Solving business problems
Being able to answer those questions with the right data means you can solve problems like:
- Knowing which customers to engage about enrolling in energy assistance programs.
- Identifying which customers may be good candidates for smart thermostats.
- Understanding whether now is a good time to invest in a new IVR system.
Enhance and Integrate
Once your internal data has answered as many questions as possible, you can begin to see where knowledge gaps exist. You can also determine what kinds of data you’d like to add into your current framework to achieve bigger goals.
Say a utility’s goal is to enter the EV market. But it doesn’t know where real opportunities exist. The utility has organized its internal data, so at this point it knows:
- who its existing commercial customers are,
- which commercial businesses aren’t buying electricity from them, and
- which of its residential customers own electric cars.
What it does not know are which local commercial businesses already offer EV charging on their properties, or how many customers EV charging brings in.
External data will tell them that.
With that knowledge, they can better assess the market and understand their opportunity for entering it.
Choosing the right external data at this juncture is critical. We’ve seen companies overspend on data that was irrelevant and unnecessary. So it’s important to buy only what you need and weave it into your existing framework.
Enriching Data with A.I.
Artificial intelligence-infused data means that a geek like me creates a complex math equation, sometimes known as a machine learning algorithm, and applies it to your data to generate answers.
Following all necessary cybersecurity protocols, machine learning generates predictive models and propensity scores utilities can use to understand things like:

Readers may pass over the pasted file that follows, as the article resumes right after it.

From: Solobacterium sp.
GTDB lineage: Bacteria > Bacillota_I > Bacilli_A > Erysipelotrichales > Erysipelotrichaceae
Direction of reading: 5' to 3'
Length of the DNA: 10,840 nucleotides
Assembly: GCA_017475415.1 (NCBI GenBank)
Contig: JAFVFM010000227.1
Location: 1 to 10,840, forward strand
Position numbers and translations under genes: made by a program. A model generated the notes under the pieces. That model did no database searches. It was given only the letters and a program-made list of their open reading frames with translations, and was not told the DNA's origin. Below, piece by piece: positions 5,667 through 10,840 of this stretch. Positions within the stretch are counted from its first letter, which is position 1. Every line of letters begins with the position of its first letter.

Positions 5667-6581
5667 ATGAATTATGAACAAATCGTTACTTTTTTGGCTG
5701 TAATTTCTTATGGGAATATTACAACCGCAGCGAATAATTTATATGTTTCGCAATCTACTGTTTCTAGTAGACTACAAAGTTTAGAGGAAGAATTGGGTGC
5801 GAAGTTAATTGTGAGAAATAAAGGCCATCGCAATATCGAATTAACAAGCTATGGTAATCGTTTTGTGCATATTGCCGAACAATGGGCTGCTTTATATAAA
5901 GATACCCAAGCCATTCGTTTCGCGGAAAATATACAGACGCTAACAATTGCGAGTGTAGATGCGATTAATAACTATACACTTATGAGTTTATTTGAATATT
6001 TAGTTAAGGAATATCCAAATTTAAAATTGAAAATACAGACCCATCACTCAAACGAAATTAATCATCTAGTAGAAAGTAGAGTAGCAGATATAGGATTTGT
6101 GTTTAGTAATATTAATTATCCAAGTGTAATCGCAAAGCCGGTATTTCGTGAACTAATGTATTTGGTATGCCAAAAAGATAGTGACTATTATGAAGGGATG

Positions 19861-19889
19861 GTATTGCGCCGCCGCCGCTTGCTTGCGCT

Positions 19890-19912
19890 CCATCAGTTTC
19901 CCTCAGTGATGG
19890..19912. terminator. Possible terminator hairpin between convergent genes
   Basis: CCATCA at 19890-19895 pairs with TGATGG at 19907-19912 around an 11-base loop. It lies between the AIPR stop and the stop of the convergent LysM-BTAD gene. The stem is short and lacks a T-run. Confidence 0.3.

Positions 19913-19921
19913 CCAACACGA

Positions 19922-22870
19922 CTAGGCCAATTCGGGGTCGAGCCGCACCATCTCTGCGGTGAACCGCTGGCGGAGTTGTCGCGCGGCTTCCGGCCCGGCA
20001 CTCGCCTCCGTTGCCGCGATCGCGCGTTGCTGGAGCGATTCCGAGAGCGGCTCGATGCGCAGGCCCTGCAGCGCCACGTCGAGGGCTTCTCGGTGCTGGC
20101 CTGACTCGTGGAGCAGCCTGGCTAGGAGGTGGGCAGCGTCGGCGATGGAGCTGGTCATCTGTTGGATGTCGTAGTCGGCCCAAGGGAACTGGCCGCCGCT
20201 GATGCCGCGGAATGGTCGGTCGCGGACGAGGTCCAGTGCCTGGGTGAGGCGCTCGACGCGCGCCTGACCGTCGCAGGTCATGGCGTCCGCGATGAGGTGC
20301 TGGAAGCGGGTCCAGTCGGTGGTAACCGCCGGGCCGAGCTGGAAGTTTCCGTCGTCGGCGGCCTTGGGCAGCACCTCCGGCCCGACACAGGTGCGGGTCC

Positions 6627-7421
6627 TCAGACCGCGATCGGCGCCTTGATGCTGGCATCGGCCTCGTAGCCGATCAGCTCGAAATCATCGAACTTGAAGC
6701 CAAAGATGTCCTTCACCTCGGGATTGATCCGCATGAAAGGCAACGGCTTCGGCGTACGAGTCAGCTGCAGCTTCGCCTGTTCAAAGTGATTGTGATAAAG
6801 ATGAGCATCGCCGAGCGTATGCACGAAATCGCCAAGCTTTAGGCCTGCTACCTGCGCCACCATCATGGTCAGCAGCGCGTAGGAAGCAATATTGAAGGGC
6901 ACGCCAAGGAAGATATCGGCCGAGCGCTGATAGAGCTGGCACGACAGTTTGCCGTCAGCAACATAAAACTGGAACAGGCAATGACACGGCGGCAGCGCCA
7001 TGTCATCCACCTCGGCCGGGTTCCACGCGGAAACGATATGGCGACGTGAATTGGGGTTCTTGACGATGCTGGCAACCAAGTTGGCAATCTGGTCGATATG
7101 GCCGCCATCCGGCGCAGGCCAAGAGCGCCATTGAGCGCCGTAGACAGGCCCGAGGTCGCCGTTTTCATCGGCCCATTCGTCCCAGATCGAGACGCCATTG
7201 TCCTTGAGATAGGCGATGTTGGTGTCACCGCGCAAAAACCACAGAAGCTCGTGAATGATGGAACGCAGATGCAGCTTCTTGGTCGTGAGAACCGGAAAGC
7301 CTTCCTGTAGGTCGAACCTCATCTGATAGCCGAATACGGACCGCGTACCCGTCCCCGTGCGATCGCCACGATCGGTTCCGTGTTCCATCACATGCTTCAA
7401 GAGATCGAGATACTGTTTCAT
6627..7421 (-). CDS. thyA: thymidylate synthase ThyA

- How likely is Customer A to respond to email advertising?
- Is Customer B more likely to respond to eco-friendly messaging or budget-conscious messaging when being contacted about enrolling in e-billing?
- How likely is Customer C to pay their bill in full upon receiving a 10-day warning letter?
- What type of commercial business is most likely to install EV charging on their property next?
With these insights, utilities can plan effective, targeted outreach campaigns. They know where to start engaging because the data has indicated where to focus resources first. And it’s told them what kinds of messaging will resonate most with different customers.
You’re now launching into action with effective strategies. Deriving results that fulfill your goals. Applying what you know across the organization to generate new solutions. Being able to do all of this means you have achieved operationalized data.
You have architected it purposefully and carefully. It provides safety and privacy for all the functions of your business. Your new data infrastructure is reliable for years to come. It can be added to and refreshed easily, whenever new data becomes available.
Teams across your organization are able to apply your data to a variety of different scenarios and solve problems nimbly. You’re regularly fulfilling long-term goals, like increased customer engagement, revenue generation and cost savings.
We expect to see more utilities working toward operationalizing their data in the near future. It creates real, actionable value in so many ways.
If operationalizing your company’s data to solve customer engagement problems sounds like too a heavy lift to manage in-house, BlastPoint is here to help. Take a walk through our solutions and capabilities, and please reach out to us when you’re ready to get started!